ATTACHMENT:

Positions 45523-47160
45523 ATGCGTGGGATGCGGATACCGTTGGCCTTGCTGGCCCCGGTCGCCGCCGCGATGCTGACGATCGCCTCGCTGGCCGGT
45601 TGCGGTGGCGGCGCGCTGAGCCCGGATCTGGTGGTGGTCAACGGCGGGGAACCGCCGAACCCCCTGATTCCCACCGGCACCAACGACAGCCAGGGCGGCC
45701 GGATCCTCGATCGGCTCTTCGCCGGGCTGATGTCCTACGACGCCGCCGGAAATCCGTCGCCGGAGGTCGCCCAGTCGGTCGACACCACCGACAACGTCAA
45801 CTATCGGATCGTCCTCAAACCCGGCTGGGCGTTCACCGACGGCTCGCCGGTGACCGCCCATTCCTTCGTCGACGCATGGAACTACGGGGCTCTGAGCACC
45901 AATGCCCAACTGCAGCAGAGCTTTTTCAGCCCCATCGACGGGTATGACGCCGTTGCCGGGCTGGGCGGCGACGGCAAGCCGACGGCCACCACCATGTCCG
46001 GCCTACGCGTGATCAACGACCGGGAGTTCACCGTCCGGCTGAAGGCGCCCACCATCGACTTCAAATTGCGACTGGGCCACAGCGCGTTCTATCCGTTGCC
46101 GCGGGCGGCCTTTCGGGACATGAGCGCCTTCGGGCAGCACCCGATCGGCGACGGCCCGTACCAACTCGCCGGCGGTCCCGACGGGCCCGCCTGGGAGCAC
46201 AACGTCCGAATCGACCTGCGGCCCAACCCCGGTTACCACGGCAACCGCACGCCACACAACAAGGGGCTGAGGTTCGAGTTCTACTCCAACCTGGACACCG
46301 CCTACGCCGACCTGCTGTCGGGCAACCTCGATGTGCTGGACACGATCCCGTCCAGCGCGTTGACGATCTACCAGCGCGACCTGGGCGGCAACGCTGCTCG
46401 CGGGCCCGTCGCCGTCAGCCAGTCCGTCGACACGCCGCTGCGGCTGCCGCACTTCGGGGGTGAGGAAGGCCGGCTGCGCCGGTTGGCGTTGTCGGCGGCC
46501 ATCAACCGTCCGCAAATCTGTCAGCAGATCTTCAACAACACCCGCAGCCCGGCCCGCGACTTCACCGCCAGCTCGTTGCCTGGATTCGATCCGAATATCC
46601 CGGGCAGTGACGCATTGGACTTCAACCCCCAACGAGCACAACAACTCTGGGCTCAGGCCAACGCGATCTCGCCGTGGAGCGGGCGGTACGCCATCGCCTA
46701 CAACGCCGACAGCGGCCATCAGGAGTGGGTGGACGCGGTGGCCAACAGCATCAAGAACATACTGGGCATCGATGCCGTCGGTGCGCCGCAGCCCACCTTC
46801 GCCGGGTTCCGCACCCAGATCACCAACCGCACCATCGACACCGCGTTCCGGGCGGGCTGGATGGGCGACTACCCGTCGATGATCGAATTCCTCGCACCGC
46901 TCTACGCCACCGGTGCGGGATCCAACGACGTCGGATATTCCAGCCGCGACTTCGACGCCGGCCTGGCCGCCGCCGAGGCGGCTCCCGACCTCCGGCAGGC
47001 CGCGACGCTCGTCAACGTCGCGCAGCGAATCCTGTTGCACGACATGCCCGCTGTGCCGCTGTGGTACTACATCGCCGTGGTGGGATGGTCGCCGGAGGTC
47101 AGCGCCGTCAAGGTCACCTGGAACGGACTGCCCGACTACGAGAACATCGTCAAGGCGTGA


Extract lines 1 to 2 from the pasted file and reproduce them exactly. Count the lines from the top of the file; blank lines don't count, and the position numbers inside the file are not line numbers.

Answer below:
Positions 45523-47160
45523 ATGCGTGGGATGCGGATACCGTTGGCCTTGCTGGCCCCGGTCGCCGCCGCGATGCTGACGATCGCCTCGCTGGCCGGT